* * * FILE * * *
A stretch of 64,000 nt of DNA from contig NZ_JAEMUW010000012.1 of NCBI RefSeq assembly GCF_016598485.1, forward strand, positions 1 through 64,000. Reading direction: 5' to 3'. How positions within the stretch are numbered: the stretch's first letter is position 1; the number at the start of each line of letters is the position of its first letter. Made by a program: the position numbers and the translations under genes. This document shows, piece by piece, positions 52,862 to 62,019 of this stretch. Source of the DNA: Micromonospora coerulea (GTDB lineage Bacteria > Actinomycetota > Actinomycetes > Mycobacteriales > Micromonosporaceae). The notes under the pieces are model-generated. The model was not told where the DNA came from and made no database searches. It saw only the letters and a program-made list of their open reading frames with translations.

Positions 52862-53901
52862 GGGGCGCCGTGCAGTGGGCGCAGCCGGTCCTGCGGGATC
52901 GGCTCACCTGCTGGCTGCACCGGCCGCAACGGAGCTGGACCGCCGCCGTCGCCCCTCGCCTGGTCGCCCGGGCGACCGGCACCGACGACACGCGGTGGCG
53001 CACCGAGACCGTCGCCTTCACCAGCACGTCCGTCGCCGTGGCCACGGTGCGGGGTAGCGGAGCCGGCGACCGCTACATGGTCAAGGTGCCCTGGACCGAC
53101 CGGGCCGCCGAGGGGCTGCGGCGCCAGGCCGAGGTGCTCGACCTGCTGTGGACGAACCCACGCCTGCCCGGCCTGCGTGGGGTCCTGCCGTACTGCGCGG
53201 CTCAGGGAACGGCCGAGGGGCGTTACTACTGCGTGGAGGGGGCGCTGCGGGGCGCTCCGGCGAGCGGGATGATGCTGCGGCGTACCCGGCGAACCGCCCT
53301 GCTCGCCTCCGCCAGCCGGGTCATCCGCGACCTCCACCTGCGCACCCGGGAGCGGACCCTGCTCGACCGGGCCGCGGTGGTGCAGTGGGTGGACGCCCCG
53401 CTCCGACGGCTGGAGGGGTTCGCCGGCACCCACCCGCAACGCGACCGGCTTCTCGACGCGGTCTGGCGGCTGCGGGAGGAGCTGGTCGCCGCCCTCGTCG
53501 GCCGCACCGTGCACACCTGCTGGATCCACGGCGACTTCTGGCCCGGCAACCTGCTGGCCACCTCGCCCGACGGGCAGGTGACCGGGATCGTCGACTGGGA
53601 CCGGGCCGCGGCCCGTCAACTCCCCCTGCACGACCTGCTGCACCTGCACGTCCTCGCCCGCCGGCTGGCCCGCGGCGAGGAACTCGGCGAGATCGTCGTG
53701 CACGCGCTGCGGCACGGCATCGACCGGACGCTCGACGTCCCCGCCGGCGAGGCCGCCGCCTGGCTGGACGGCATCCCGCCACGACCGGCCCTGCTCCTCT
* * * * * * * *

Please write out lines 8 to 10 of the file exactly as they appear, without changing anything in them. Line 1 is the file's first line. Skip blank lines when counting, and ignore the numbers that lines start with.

53301 GCTCGCCTCCGCCAGCCGGGTCATCCGCGACCTCCACCTGCGCACCCGGGAGCGGACCCTGCTCGACCGGGCCGCGGTGGTGCAGTGGGTGGACGCCCCG
53401 CTCCGACGGCTGGAGGGGTTCGCCGGCACCCACCCGCAACGCGACCGGCTTCTCGACGCGGTCTGGCGGCTGCGGGAGGAGCTGGTCGCCGCCCTCGTCG
53501 GCCGCACCGTGCACACCTGCTGGATCCACGGCGACTTCTGGCCCGGCAACCTGCTGGCCACCTCGCCCGACGGGCAGGTGACCGGGATCGTCGACTGGGA